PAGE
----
This is a consistently interesting book, much more so than one would have expected from the reviews in major papers following its initial release.
The book is about conflict of laws, first between the judicial and political branches of the American government, and then between the laws of the U.S. and the laws in the rest of the world. None of the conflicts arise from simple problems. The law rarely provides a black-and-white line, which is of course why so many cases need to be adjudicated, and why the courts so often have split decisions.
In the U.S., there have often been challenges to exercises of executive power by the President. How does the Court decide if the President has overstepped the limits of the Constitution? In previous eras, the Court was reluctant to decide: the President, after all, is privy to a host of considerations, including secret intelligence, treaties, and sub rosa agreements with other governments about which the Court does not and cannot know. In recent years, however, the Court has jumped into the fray, especially with cases arising out of the capture and trial of international terrorists in general, and the prison in Guantanamo in particular. Cases involving terrorists are especially interesting because most precedent involving the use of extraordinary powers by the executive pertains to specific, time-limited wars. In modern times, the war of terror is constant and threats diffuse. How then should executive power be contained or at least balanced?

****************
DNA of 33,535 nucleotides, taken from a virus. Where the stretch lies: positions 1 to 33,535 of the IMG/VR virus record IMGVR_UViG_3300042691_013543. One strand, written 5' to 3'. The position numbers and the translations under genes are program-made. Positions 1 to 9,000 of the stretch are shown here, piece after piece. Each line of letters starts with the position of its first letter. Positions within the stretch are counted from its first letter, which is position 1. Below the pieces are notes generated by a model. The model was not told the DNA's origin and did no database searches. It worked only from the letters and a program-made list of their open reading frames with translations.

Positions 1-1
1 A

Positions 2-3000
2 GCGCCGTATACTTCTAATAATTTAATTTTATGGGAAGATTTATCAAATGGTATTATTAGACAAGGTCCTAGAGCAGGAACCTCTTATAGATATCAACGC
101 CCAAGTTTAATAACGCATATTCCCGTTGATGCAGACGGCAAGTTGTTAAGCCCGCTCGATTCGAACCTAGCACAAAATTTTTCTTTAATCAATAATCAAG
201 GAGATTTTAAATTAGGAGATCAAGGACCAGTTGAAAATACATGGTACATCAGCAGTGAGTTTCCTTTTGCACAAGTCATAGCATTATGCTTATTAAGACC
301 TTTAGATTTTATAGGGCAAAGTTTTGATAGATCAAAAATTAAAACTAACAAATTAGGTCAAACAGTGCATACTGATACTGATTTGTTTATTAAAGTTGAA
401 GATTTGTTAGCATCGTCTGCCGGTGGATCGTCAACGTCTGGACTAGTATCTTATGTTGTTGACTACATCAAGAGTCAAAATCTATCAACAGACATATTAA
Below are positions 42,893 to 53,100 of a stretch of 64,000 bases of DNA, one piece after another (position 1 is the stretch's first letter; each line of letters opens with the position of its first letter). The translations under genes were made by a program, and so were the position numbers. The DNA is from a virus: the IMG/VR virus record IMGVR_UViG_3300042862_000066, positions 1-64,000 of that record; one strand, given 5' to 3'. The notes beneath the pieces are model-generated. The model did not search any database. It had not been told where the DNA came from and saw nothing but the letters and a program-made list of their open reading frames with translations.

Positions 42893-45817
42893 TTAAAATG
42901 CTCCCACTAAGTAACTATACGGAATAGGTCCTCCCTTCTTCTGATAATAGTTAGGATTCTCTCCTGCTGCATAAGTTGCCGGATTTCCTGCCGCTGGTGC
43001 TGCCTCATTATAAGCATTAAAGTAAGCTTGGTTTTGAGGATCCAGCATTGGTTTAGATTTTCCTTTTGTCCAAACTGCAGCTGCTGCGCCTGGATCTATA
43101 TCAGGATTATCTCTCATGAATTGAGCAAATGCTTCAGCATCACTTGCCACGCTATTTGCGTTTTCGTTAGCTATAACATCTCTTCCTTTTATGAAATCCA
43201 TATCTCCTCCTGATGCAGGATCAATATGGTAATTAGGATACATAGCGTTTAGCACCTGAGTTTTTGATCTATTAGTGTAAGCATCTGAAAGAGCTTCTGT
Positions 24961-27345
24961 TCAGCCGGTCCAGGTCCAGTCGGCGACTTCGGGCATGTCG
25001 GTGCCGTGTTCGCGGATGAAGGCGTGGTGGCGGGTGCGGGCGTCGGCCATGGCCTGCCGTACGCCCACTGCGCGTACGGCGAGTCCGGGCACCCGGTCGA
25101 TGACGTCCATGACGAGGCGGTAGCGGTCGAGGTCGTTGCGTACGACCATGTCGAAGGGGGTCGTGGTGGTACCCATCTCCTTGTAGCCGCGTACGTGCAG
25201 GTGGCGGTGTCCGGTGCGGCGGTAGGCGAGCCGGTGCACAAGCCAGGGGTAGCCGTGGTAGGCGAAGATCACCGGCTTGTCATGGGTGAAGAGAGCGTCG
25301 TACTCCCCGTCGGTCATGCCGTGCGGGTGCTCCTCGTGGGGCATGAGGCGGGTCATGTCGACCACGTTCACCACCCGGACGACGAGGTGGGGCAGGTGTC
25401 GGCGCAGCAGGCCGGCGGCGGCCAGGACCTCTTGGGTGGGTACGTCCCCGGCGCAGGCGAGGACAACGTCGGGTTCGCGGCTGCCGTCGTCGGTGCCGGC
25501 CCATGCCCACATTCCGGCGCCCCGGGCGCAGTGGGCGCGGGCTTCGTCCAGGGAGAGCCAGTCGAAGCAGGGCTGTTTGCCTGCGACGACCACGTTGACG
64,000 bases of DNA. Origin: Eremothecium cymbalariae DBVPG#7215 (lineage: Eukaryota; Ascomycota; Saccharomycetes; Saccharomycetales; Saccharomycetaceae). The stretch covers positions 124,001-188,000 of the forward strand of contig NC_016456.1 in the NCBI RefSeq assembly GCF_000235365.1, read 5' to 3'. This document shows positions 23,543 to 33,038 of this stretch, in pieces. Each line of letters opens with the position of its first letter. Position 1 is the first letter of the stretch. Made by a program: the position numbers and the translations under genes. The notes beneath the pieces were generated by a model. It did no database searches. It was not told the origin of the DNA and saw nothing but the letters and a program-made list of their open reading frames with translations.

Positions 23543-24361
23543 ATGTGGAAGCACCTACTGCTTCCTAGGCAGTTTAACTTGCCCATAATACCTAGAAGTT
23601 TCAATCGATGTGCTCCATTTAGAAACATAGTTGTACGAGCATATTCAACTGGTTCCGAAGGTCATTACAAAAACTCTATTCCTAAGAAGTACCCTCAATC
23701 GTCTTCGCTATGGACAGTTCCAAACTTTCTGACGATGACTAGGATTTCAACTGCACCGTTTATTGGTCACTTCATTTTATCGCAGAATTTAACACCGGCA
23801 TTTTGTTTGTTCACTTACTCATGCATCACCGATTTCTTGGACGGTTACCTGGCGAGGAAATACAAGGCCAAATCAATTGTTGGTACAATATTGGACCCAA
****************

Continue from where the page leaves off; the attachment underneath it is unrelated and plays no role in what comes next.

Then there are the many cases arising out of the globalization of the economy. As Breyer observes about commerce:
“…national markets are now so interconnected and integrated that the most ordinary commercial transactions can involve a host of different activities and entities across the globe.”
How, for example, are American laws to be applied with respect to companies which have operations, sales, manufacturing, and distribution spread around the globe, and can be owned by holding companies in the U.S. or abroad, or may have labor outsourced in the U.S. or abroad, or may import parts and components from anywhere?
What about the case of shoddy goods made in, say, Belgium for an American company and shipped to the U.S. on a ship manufactured in the Netherlands but owned by the United Kingdom? Or what about securities fraud committed by a holding company overseas that owns an American company? Or a conspiracy that takes place over the internet? If there is a perceived infringement of the law at any stage in the process at any location, who can be found libel and in which country’s courts? And how might the ruling of one country’s courts affect international relations?
Breyer argues that the need for courts to understand technical as well as legal dimensions of the world and how other laws intersect with our own is increasingly critical.
Evaluation: Breyer provides an excellent analysis of the facts and issues at stake for each case he discusses, helping readers to understand just how complex the law can be. He presents both sides of the decisions fairly, whether he was in agreement or not, and makes a very good case for the need for increasing knowledge of world law by jurists.
Hardback published by Alfred A. Knopf, a division of Penguin Random House LLC, 2015
Audio Book Run time: 12 hrs, 38 mins. Available as an unabridged digital download from Penguin Random House Audio (2015)
A Note on the Audio Production:
Breyer reads his book well, but employs a number of pronunciation anomalies. These may just be regionalisms.
Note: For a more extensive review of this book, please see the longer version at our sister site, Legal Legacy.